Create a storage account with blob storage. Then enable static website on the storage account. It’ll ask you what would be the name of the default file. I chose index.html, as it’s the default html file of my react app.
Once enabled, it’ll create $web directory / folder on the blob container.
It shows the endpoint: https://contoso.web.core.windows.net
You can use any of these tools to upload content to the $web container.
- Azure CLI
- Azure PowerShell module
- Azure Storage Explorer
- Azure Pipelines
- Visual Studio Code extension
I used Azure Storage Explorer for testing purpose, but would set up an Azure Pipeline to deploy the change automatically whenever a new commit gets pushed.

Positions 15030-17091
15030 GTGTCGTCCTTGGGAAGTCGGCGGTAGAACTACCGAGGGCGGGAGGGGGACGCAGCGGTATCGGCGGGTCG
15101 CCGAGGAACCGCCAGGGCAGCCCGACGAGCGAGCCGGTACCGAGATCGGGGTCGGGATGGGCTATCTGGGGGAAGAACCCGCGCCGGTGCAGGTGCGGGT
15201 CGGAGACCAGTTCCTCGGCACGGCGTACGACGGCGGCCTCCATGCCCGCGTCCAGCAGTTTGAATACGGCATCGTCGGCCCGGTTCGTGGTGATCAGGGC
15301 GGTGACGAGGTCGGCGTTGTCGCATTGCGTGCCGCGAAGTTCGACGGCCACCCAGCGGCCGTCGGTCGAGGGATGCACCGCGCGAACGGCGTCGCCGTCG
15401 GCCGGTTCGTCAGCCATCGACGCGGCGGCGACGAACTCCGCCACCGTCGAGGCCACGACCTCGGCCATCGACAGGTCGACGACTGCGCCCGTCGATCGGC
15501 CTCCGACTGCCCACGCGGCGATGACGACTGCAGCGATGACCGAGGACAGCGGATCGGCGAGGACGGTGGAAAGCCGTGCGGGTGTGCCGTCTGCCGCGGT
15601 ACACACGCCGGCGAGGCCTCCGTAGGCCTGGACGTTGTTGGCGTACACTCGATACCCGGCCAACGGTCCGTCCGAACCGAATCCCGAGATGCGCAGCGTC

Public access level of the web container
The files at the primary static website endpoint are served through anonymous access requests, which means public read-only access to all files.
I used Public access level: Blob, so that the primary static website endpoint would be https://contosoblobaccount.z22.web.core.windows.net/index.html.
Integrate a static website with Azure CDN
You can enable Azure CDN for your static website
- Go to your storage account overview
- Under the Blob Service menu, select Azure CDN to open the Azure CDN page
- Specify your static website endpoint in the Origin hostname field.
- Update Origin fields like these. Otherwise, you would have the infamous XML error
Map a custom domain
Go to Custom domains menu and set up your custom domain. You can use cname mapping. Also, provision SSL certificate, so that you wouldn’t get security warning.
Create a CNAME DNS record with your domain provider. The domain should point to xxxx.azureedige.net. After Azure CDN verifies the CNAME record that you create, traffic addressed to the source custom domain would be routed to the specified destination.